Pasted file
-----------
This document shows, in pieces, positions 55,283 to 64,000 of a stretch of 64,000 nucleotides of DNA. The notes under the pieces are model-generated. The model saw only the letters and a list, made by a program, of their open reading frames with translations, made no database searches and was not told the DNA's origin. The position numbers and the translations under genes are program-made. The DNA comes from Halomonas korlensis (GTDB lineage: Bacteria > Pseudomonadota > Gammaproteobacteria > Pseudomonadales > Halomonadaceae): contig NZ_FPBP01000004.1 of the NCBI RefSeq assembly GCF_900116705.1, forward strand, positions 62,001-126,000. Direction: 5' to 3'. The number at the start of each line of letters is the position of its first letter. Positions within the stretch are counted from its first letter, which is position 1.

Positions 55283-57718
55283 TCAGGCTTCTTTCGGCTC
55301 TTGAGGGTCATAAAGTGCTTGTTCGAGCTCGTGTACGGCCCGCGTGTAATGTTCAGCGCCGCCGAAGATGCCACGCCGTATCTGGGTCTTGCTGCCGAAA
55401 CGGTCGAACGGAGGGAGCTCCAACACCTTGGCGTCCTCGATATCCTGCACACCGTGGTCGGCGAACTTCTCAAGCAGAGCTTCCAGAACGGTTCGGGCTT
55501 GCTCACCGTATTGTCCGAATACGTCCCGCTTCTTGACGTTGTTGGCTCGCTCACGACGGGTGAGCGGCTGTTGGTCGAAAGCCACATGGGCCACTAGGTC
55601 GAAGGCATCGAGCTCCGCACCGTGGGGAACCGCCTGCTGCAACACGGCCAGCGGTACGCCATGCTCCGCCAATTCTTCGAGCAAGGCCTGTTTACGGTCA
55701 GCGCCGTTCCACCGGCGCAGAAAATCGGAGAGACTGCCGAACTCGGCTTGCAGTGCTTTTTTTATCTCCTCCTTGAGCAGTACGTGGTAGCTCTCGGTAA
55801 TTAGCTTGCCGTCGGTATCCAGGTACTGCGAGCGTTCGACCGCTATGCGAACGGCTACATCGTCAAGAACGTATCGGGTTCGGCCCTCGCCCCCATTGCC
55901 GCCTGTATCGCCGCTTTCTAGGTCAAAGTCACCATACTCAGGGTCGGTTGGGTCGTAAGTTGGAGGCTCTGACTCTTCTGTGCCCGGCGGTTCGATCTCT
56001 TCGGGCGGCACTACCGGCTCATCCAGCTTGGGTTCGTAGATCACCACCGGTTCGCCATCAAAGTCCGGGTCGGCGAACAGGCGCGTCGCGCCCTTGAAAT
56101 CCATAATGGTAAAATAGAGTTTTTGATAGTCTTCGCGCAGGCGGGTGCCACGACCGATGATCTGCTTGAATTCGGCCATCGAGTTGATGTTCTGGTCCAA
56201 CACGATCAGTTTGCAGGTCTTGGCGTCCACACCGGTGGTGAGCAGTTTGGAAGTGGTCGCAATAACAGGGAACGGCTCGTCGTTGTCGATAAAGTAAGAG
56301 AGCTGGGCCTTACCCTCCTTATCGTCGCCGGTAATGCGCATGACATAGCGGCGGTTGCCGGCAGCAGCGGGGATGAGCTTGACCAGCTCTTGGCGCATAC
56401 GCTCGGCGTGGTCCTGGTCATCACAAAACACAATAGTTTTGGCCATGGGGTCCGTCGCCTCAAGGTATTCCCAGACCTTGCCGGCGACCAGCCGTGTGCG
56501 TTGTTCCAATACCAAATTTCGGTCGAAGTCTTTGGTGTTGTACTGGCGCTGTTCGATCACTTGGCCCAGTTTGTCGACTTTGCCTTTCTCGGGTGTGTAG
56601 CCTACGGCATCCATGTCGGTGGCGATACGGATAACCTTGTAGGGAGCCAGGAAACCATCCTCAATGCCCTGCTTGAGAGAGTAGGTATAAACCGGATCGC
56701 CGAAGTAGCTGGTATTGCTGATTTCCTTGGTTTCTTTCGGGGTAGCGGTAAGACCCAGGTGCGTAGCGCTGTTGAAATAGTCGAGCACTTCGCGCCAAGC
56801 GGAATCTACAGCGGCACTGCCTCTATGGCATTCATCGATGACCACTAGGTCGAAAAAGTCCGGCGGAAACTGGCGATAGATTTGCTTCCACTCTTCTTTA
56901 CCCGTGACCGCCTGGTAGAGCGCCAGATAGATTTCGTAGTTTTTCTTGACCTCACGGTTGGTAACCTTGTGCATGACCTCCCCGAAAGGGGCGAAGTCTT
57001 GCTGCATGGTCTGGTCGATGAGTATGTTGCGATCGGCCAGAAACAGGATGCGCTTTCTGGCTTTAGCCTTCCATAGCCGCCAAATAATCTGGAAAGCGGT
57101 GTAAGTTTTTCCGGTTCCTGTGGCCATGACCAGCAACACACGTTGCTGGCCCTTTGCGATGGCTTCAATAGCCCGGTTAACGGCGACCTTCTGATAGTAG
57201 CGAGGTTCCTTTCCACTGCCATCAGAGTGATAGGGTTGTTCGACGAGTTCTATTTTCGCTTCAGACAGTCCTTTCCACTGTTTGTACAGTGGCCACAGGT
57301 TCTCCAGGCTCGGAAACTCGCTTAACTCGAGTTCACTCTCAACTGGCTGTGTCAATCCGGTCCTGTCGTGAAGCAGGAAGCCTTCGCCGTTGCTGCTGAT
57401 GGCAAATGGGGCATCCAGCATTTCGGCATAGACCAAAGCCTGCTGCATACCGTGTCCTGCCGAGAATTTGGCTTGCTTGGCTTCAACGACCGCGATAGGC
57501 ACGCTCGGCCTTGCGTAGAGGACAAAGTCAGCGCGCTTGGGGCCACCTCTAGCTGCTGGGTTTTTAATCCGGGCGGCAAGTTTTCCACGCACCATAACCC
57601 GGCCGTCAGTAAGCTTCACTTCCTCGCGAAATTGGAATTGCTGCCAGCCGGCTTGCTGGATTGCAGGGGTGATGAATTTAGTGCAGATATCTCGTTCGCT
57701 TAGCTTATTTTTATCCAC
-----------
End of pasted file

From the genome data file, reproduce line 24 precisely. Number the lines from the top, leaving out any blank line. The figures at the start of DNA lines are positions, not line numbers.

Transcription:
57301 TCTCCAGGCTCGGAAACTCGCTTAACTCGAGTTCACTCTCAACTGGCTGTGTCAATCCGGTCCTGTCGTGAAGCAGGAAGCCTTCGCCGTTGCTGCTGAT